JavaScript meetup

Yesterday, as previously mentioned, lots of people met up to talk about JavaScript. I got to meet ppk and Dean Edwards for the first time, which was great. And we talked about things. The original idea was to talk about some fairly heavy technical stuff like what to do about the onload handler, but after Jeremy’s presentation at @media 2005 it became clear that we need less effort going into solving minor technical minutiae and lots more effort going into PR for JavaScript.

You see, developers out there seem to fall into the following categories:

  1. People who already know about the power of the DOM and unobtrusive scripting. A good proportion of whom were in the pub yesterday talking about this.
  2. People who have bought into web standards, are using tableless design with CSS, don’t really know about JavaScript, but want to know more. This is a large proportion, we think, of current CSS hackers.
  3. People who used JavaScript a while ago and have since dismissed it because it was a pointless language that let you do image rollovers and make websites that depended on it.
  4. People who haven’t bought into the web standards deal at all.

Clearly we can’t target everyone at once, and the consensus was that the people to target are category 2, experienced CSS hackers. The advantage here is that they are already using clean markup and modern techniques; since DOM scripting pretty much requires this approach, we don’t have to sell these people on the benefits of web standards, because they’re already doing it.

The major flaw, it seems, is that if you’re not a programmer then JavaScript is a bit difficult to get to grips with, and CSS designers are, in the main, not programmers. For people like me, it’s easy to gloss over the basics: what a variable is, what an array is, what an object is, what a function is. You see, all the power and elegance in JavaScript, the thing that makes it really great for putting together DOM applications, is that objects and functions and arrays are all the same thing. When you realise this then a whole vista of power opens before you; if you get this and how the DOM works then everything else that’s doable, all the cool scripts and techniques, becomes obvious. Pretty much, anyway.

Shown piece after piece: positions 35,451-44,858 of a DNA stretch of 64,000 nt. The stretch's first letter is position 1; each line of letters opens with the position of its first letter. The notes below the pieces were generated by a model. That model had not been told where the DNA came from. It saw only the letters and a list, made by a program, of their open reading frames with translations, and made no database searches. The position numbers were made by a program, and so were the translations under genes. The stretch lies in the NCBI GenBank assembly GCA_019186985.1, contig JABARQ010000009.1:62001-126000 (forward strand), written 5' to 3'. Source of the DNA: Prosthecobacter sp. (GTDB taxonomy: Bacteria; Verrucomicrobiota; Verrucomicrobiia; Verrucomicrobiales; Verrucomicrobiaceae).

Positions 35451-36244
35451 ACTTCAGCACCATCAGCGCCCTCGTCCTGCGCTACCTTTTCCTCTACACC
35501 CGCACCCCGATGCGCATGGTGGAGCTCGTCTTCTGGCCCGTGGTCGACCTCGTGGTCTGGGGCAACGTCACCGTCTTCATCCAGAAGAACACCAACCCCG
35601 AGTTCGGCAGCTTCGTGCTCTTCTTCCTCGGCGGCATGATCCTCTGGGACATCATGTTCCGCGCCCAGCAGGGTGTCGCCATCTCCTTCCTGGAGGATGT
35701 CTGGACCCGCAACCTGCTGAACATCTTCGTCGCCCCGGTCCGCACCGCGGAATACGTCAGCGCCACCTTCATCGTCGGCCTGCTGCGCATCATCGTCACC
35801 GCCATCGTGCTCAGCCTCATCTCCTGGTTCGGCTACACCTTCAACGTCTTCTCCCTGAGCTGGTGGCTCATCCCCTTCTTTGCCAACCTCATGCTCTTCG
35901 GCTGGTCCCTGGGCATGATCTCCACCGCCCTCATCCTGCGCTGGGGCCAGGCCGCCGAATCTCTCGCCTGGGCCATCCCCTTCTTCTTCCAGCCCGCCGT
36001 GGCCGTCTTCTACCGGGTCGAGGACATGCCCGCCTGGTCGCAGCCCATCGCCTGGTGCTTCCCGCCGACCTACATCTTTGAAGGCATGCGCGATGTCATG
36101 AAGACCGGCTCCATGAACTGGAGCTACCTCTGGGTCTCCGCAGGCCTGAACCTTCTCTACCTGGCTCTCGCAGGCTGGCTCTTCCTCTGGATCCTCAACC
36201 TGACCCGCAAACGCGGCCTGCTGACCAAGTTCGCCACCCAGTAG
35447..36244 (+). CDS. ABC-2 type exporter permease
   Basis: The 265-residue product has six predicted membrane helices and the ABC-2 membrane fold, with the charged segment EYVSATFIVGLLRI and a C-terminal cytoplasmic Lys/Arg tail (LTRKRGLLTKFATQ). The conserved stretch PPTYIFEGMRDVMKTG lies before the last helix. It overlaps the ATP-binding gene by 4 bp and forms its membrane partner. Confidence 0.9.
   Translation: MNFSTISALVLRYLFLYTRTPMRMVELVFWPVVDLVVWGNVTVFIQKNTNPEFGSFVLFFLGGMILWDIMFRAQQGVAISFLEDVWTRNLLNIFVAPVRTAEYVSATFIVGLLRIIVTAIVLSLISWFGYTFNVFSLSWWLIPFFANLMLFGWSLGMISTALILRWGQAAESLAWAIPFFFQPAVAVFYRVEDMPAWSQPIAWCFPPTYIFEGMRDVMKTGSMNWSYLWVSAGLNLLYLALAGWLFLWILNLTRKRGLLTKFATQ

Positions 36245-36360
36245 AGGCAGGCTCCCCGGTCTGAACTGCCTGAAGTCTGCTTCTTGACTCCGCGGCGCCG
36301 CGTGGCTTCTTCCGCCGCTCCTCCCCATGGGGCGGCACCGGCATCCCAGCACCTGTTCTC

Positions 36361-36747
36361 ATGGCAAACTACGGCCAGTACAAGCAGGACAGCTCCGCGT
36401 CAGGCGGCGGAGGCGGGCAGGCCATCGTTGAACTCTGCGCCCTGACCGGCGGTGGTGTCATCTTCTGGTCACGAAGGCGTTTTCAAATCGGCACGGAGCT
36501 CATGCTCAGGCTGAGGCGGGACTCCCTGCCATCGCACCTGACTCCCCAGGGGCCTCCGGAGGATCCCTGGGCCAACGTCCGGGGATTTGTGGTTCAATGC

So, what we need is things that explain how the basics work. The issue with that, though, which Dean Edwards pointed out, is that you’re not trying to teach people JavaScript, you’re trying to teach them programming. And that’s not all that easy. If you write a guide to what variables and functions and objects and arrays are then no-one will read it because that stuff is very, very, very boring. The approach we kicked around was to carry on writing demonstrations of cool techniques, but, when doing that, throw in a bit of a “basics” explanation on one point. So, next time you write a reusable library to make tooltips appear or something, in the explanation don’t just say “and we build a list of all the tooltips”: explain what a list is and how it works. Don’t try and explain everything from first principles, just one thing. And over time, people can pick up cool reusable techniques, which everyone likes, and learn about one important building block at the same time. Look for articles along these lines from various people.

The WaSP are also going to hopefully get on board; there were four WaSPs at the meeting, which helps (Chris Kaminski being one I hadn’t met before), and they have a lot of mindshare in the community, which should help.

The brave new future we’ve talked about is coming. It’s time to show everyone else how they can be part of it.

I'm currently available for hire, to help you plan, architect, and build new systems, and for technical writing and articles. You can take a look at some projects I've worked on and some of my writing. If you'd like to talk about your upcoming project, do get in touch.

More in the discussion (powered by webmentions)

  • (no mentions, yet.)